Bryant grievance still possible, but more likely a union bargaining issue

SHARE Bryant grievance still possible, but more likely a union bargaining issue
SHARE Bryant grievance still possible, but more likely a union bargaining issue

CINCINNATI – The Kris Bryant service-time saga isn’t over.

Whether the players’ union eventually files a grievance on the Cub rookie’s behalf – and that’s still in play, according to sources – the issue is certain to be raised during upcoming negotiations on a new labor contract, say several close to the union, including Cubs’ player rep Jake Arrieta.

As for a potential grievance, nothing is imminent, and Bryant said he hasn’t been contacted by the union about any possible action. His agent, Scott Boras, has said repeatedly, including this week in Pittsburgh, that the filing of any grievance up to the union.

“They’re entitled to do what they’re supposed to do,” Bryant said Friday. “I’m not worried about the stuff off the field. I’m here to help the team win now. They’re there to do a job, and I’m here to do a job.”

He said he doesn’t know what he would say if the union called to ask for his consent or blessing to seek a grievance over the 12 days he spent in the minors to start the season – a move that assures club control for an additional year (through 2021) before he would be eligible for free agency.

Not even union members and officials believe such a grievance would necessarily succeed.

In fact, it’s never been tried over what has become a routine industry practice of manipulating early-career service time to prevent an extra year of arbitration-eligibility for a player or assure the club an additional year of control.

Union officials declined comment Friday. When Bryant was sent out of big-league camp in March, the union released a statement blasting the move and threatening litigation.

“I think they’re just maybe spinning their wheels a little bit,” said Arrieta, another Scott Boras client, who had his service-time clock backed up twice to avoid Super 2 status – by both the Orioles and the Cubs. “The rules are the rules. The team has the ability to do that based on what we agreed upon. I think that’s the extent of it right there.”

The union would need to establish a laundry list of “evidence” to demonstrate the Cubs violated some kind of intent or spirit of the rules in their decision to start Bryant in the minors despite arguably the best spring performance of any hitter in baseball this spring – such as the timing of Mike Olt’s DL move, the fact they made the rare move to bat Bryant cleanup since Day 1 in the majors, the fact their rationale of needing work in the field was mitigated by their willingness to play him in center field (twice) for the first time in pro ball.

And even then, the language in the collective bargaining agreement would seem to clearly cover the actions.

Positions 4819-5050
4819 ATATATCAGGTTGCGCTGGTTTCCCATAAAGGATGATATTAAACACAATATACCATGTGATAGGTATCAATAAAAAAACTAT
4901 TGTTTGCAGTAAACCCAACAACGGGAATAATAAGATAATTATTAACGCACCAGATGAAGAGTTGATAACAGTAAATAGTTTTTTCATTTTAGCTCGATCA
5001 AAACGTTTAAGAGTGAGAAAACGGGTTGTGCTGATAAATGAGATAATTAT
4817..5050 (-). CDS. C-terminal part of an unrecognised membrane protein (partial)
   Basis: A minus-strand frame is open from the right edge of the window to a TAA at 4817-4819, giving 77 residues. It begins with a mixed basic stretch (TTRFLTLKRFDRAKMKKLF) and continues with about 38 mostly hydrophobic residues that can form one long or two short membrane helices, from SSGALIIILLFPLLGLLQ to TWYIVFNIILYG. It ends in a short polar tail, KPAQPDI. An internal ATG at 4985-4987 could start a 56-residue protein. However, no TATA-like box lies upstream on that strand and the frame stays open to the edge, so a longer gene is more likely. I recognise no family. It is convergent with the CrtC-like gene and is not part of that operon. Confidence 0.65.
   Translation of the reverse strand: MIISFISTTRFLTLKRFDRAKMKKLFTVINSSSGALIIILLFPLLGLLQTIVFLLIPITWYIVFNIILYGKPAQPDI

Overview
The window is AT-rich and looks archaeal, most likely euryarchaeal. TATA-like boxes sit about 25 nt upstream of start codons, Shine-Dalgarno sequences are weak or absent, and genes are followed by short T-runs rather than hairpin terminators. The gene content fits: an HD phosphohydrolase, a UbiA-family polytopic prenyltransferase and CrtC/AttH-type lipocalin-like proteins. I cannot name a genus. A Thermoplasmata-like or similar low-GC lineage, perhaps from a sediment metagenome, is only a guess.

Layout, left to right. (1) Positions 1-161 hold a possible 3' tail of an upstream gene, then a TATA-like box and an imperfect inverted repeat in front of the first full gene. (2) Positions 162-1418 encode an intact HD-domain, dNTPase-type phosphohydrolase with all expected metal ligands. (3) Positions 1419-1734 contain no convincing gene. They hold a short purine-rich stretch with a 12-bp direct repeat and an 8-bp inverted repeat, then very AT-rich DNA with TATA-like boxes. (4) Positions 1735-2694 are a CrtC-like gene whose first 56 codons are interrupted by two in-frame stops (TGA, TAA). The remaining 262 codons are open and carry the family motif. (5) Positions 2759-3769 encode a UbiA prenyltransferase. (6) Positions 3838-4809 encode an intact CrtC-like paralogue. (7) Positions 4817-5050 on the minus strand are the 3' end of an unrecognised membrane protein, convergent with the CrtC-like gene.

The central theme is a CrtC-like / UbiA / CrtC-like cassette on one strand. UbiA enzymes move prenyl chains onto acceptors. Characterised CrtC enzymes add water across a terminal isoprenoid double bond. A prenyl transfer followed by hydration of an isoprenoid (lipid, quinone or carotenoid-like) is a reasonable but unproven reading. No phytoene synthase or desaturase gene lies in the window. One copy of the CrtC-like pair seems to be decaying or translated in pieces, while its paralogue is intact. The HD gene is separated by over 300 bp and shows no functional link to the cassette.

“Regardless of the reasons, that’s all hearsay really,” Arrieta said. “There’s no way to prove that really, by any means. And I don’t necessarily think anything really needs to be proven.”

Ultimately, the rules are the rules. And in the end, that’s the obvious bigger point to all the posturing.

According to several conversations with people familiar with the union’s thinking, such an unprecedented grievance could be used in part as a way to keep the issue in the forefront as CBA talks begin in the next year. The current agreement expires at the end of 2016.

“I think it’ll be brought to the table for sure,” Arrieta said. “For me, you want your 25 best players on the field. And that should be the determining factor.”

When the Sun-Times asked baseball commissioner Rob Manfred about the Bryant issue during an Associated Press Sports Editors event Thursday, he didn’t pretend the Cubs’ decision was anything but a service-time issue – and made it clear MLB’s position is that such rights are ironclad.

“The Cubs acted in a way that was completely consistent with their rights under the agreement,” Manfred said. “Moreover, it is my view having been involved in multiple rounds of collective bargaining where this was discussed that everyone on our side of the table and their side of the table understood that we negotiated a system that was seniority-based and has lines in it that alter the rights of the parties. Whenever you have a seniority-based system with lines, people are going to manage around those lines.”

Boras said he believes one solution to the issue would be to appoint a panel of “unbiased” evaluators (ex-managers, scouts, players, etc.) to decide the rare cases when a potentially deserving player is denied a big-league debut on the opening roster.

Of course, that has less of a chance at success on its face than a Bryant grievance.

“I don’t know the best way to go about doing that,” Bryant said, “but I do think something should change in the next CBA. … But I don’t really care to speak on that anymore. That’s in the past.”

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